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N Engl J Med. 2011 Apr 7;364(14):1305-14. doi: 10.1056/NEJMoa1014475. Epub 2011 Mar 22.

Dalteparin versus unfractionated heparin in critically ill patients.



The effects of thromboprophylaxis with low-molecular-weight heparin, as compared with unfractionated heparin, on venous thromboembolism, bleeding, and other outcomes are uncertain in critically ill patients.


In this multicenter trial, we tested the superiority of dalteparin over unfractionated heparin by randomly assigning 3764 patients to receive either subcutaneous dalteparin (at a dose of 5000 IU once daily) plus placebo once daily (for parallel-group twice-daily injections) or unfractionated heparin (at a dose of 5000 IU twice daily) while they were in the intensive care unit. The primary outcome, proximal leg deep-vein thrombosis, was diagnosed on compression ultrasonography performed within 2 days after admission, twice weekly, and as clinically indicated. Additional testing for venous thromboembolism was performed as clinically indicated. Data were analyzed according to the intention-to-treat principle.


There was no significant between-group difference in the rate of proximal leg deep-vein thrombosis, which occurred in 96 of 1873 patients (5.1%) receiving dalteparin versus 109 of 1873 patients (5.8%) receiving unfractionated heparin (hazard ratio in the dalteparin group, 0.92; 95% confidence interval [CI], 0.68 to 1.23; P=0.57). The proportion of patients with pulmonary emboli was significantly lower with dalteparin (24 patients, 1.3%) than with unfractionated heparin (43 patients, 2.3%) (hazard ratio, 0.51; 95% CI, 0.30 to 0.88; P=0.01). There was no significant between-group difference in the rates of major bleeding (hazard ratio, 1.00; 95% CI, 0.75 to 1.34; P=0.98) or death in the hospital (hazard ratio, 0.92; 95% CI, 0.80 to 1.05; P=0.21). In prespecified per-protocol analyses, the results were similar to those of the main analyses, but fewer patients receiving dalteparin had heparin-induced thrombocytopenia (hazard ratio, 0.27; 95% CI, 0.08 to 0.98; P=0.046).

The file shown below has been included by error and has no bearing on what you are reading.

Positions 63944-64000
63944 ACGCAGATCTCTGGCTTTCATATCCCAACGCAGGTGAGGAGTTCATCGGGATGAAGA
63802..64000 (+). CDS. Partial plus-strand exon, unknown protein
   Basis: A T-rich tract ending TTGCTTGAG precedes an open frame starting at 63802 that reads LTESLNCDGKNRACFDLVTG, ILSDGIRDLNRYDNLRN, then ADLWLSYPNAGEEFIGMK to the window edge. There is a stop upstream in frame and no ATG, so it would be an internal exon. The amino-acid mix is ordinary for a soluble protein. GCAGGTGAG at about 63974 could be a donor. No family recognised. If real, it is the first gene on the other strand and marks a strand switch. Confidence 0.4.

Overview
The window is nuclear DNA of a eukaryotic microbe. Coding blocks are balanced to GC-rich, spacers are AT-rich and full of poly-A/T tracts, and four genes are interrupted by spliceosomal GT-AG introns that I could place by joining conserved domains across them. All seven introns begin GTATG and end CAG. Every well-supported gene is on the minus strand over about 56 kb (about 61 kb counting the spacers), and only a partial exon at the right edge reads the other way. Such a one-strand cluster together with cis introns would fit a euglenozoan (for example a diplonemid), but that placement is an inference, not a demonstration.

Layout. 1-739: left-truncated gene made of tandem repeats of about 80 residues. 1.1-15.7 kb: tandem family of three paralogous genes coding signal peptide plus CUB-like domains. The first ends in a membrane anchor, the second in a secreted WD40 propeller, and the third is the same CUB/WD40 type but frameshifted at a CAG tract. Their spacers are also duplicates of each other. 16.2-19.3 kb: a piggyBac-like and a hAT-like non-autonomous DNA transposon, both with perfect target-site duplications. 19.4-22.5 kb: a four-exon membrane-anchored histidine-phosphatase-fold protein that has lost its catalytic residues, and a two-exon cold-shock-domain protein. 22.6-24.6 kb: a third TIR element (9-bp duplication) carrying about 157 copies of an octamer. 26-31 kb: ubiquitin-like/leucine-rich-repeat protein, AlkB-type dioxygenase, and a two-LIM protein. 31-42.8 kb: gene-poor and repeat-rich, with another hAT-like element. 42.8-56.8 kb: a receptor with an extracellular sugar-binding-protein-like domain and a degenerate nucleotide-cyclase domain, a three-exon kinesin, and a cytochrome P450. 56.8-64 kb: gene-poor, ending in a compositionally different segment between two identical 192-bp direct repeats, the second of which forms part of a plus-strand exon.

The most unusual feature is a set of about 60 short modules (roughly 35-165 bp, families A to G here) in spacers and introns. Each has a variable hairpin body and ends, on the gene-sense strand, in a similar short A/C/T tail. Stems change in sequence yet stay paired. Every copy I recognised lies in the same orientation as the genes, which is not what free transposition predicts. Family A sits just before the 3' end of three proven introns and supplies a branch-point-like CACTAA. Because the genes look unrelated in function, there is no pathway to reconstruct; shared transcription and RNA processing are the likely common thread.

Among critically ill patients, dalteparin was not superior to unfractionated heparin in decreasing the incidence of proximal deep-vein thrombosis. (Funded by the Canadian Institutes of Health Research and others; PROTECT number, NCT00182143.).

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